Cleveland BioLabs executives think the Buffalo biotechnology company has made “enormous progress” in clearing the funding hurdles facing its efforts to bring its anti-radiation sickness drug to the market.

That progress stems from the agreements and guidance it received during a series of meetings with the U.S. Food and Drug Administration over questions about the proper path the company should follow for the important clinical trials that Cleveland BioLabs must complete successfully before its Entolimod drug can be approved for use as a treatment for radiation sickness.

“We have made enormous headway with the FDA,” said Yakov Kogan, Cleveland BioLabs’ chief executive officer, who hopes that progress will accelerate the company’s efforts to gain funding from a U.S. Health and Human Services agency for its remaining clinical trials for the radiation sickness drug.

Since then, Kogan noted that the company received additional funding or redirected funds from a pair of Defense Department agencies. Cleveland BioLabs in mid-October also submitted a proposal for major clinical trial funding to the Biomedical Advanced Research and Development Authority, which has been a key source of funds in the past. That agency typically makes a decision on proposals within six months, which could mean a response by the end of April.

Because Cleveland BioLabs lacks the regulatory approval it needs to sell its radiation sickness drug and other cancer treatment drugs that are in less advanced stages of development, the company relies on money it raises from investors and government agencies to fund its operations.

The company raised $15 million through a stock sale last month, leaving the company with nearly $33 million in cash – enough to last into the second half of 2014 based on a cash burn rate that is averaging about $800,000 a month.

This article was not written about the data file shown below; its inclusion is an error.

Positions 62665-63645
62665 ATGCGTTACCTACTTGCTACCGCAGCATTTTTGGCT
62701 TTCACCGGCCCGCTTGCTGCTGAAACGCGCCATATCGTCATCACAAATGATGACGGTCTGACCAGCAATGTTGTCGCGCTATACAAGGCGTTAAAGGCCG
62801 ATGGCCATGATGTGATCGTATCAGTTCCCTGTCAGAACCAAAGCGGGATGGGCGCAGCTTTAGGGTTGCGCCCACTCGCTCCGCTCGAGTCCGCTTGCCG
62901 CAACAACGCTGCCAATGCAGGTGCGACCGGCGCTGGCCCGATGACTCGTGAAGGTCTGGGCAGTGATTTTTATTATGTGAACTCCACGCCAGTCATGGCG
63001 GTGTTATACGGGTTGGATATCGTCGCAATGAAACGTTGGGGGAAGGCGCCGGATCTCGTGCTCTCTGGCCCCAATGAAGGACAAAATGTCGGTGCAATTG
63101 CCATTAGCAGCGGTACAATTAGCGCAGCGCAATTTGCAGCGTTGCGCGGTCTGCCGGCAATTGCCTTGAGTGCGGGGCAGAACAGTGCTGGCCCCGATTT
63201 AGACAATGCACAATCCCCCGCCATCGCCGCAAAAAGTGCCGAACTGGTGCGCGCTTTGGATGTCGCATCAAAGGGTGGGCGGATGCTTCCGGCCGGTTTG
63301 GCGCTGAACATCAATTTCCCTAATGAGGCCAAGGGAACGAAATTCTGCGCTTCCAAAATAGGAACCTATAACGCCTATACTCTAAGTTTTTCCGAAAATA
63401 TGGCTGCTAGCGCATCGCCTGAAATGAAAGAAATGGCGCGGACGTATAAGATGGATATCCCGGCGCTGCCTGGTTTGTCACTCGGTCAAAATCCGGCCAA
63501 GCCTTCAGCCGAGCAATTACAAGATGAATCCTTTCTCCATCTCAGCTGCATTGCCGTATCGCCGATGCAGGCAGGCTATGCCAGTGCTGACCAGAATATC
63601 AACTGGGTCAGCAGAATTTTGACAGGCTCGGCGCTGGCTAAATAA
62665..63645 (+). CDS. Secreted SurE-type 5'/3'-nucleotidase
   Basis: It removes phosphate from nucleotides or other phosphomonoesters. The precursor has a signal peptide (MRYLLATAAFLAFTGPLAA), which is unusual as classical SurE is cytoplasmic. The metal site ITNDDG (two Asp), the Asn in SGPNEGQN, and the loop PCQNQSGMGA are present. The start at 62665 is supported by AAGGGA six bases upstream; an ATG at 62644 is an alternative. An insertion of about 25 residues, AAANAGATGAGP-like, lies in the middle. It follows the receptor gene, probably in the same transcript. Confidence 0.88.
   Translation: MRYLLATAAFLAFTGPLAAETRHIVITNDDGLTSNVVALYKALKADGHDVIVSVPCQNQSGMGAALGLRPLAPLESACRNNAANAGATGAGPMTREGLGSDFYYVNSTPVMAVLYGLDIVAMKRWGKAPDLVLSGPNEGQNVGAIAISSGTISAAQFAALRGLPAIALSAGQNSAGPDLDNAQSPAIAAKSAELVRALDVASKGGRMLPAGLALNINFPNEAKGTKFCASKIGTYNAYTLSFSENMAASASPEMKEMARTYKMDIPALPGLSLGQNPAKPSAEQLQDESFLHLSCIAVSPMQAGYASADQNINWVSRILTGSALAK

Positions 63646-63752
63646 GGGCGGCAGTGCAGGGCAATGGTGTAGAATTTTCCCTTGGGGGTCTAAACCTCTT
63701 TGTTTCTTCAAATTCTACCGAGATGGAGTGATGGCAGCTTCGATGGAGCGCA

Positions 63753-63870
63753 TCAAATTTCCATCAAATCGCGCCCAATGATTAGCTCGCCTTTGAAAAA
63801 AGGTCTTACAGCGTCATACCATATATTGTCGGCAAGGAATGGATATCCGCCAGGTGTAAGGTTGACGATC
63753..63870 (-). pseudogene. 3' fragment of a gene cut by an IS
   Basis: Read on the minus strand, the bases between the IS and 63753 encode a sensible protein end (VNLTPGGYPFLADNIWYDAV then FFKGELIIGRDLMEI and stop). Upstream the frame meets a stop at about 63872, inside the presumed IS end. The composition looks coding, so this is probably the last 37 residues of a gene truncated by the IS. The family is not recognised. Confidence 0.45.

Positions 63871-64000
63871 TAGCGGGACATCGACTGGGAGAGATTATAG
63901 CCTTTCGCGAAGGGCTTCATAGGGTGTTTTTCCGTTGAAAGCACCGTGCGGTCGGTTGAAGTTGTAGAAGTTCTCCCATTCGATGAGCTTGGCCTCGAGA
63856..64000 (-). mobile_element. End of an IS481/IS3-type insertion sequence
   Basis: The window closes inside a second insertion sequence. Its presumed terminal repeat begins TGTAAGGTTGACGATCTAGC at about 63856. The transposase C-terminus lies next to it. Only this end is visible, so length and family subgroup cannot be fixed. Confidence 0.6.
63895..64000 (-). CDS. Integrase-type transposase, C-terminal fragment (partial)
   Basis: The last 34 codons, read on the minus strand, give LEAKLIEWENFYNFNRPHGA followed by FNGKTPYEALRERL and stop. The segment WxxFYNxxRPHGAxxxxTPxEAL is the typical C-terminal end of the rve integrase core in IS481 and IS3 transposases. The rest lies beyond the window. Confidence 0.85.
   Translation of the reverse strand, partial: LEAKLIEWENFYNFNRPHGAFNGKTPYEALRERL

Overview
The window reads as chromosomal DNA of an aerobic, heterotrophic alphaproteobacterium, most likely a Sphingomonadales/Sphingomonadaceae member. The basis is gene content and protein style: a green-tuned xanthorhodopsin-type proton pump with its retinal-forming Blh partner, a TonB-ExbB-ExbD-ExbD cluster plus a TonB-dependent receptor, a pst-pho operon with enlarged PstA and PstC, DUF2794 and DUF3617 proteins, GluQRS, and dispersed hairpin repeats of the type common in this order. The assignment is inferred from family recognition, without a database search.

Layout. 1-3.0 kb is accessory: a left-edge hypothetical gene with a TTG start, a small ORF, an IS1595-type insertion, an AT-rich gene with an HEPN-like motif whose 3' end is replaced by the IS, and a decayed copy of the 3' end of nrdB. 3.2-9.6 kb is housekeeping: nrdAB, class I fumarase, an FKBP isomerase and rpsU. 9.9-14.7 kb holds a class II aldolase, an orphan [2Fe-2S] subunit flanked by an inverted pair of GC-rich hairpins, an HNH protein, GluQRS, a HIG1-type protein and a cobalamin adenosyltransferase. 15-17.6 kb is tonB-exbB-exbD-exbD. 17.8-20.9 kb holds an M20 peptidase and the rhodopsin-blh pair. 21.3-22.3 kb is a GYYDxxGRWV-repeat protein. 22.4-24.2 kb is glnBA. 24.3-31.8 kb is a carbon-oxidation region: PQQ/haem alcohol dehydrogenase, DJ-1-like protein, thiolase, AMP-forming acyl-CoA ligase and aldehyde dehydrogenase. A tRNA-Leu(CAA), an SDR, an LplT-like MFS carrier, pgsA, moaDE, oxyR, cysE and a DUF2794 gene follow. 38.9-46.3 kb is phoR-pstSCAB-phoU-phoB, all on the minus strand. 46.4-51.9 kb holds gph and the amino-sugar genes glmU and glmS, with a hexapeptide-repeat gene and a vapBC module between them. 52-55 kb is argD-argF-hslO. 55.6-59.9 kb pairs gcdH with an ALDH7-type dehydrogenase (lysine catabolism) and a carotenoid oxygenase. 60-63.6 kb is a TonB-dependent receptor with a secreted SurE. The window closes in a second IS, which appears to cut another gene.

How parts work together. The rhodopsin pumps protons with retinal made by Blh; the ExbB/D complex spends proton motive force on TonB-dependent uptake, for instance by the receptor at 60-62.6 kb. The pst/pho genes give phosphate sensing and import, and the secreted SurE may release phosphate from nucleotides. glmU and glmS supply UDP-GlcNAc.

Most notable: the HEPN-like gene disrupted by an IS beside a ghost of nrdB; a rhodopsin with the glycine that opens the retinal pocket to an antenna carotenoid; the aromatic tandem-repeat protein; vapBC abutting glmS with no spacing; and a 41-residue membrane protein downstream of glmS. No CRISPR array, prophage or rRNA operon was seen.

The company also is pursuing “potential partnerships” with other drugmakers and biotechnology firms to fund its drug development efforts, especially if BARDA declines to provide additional funding, Kogan said in a conference call.

“This remains an important part of our strategy,” he said. “We do have a backup scenario. The Plan B is related to business development opportunities,” rather than further stock sales.

Cleveland BioLabs’ Entolimod drug has shown promise in earlier-stage tests in limiting the damage from exposure to radiation, but additional animal studies are required to measure its effectiveness and further human trials are needed to determine the proper dosage.

Cleveland BioLabs executives held the conference call after reporting that the company’s third-quarter losses quadrupled as its revenue stream slowed to a trickle while it seeks new funding sources for its efforts to develop its radiation sickness and cancer drugs.

The company blamed the growing losses on an accounting change that resulted in a steep increase in the value of the warrants it has issued to investors to purchase Cleveland BioLabs shares in the future.

Cleveland BioLabs lost $10.9 million, or 30 cents per share, compared with a loss of $2.7 million, or 8 cents per share, a year ago. The company’s revenues skidded to $220,000 from $3.8 million as new grant and contract funding virtually dried up.